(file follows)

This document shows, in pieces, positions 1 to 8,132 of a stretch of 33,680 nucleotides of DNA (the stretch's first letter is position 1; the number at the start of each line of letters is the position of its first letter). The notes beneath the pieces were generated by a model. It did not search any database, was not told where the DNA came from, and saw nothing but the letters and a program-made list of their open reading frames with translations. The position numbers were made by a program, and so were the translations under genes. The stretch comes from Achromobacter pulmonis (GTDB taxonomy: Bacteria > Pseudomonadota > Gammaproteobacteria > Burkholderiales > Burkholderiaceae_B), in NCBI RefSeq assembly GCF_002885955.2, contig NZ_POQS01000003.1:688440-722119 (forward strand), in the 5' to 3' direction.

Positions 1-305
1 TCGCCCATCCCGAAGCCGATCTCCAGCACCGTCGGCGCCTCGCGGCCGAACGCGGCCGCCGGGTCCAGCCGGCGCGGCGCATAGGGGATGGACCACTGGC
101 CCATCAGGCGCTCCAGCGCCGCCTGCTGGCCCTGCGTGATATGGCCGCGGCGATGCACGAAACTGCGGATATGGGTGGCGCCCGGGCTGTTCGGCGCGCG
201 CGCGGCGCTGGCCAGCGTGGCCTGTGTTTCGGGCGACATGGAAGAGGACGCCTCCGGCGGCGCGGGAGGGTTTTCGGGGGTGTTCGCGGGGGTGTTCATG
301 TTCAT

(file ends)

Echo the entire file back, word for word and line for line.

This document shows, in pieces, positions 1 to 8,132 of a stretch of 33,680 nucleotides of DNA (the stretch's first letter is position 1; the number at the start of each line of letters is the position of its first letter). The notes beneath the pieces were generated by a model. It did not search any database, was not told where the DNA came from, and saw nothing but the letters and a program-made list of their open reading frames with translations. The position numbers were made by a program, and so were the translations under genes. The stretch comes from Achromobacter pulmonis (GTDB taxonomy: Bacteria > Pseudomonadota > Gammaproteobacteria > Burkholderiales > Burkholderiaceae_B), in NCBI RefSeq assembly GCF_002885955.2, contig NZ_POQS01000003.1:688440-722119 (forward strand), in the 5' to 3' direction.

Positions 1-305
1 TCGCCCATCCCGAAGCCGATCTCCAGCACCGTCGGCGCCTCGCGGCCGAACGCGGCCGCCGGGTCCAGCCGGCGCGGCGCATAGGGGATGGACCACTGGC
101 CCATCAGGCGCTCCAGCGCCGCCTGCTGGCCCTGCGTGATATGGCCGCGGCGATGCACGAAACTGCGGATATGGGTGGCGCCCGGGCTGTTCGGCGCGCG
201 CGCGGCGCTGGCCAGCGTGGCCTGTGTTTCGGGCGACATGGAAGAGGACGCCTCCGGCGGCGCGGGAGGGTTTTCGGGGGTGTTCGCGGGGGTGTTCATG
301 TTCAT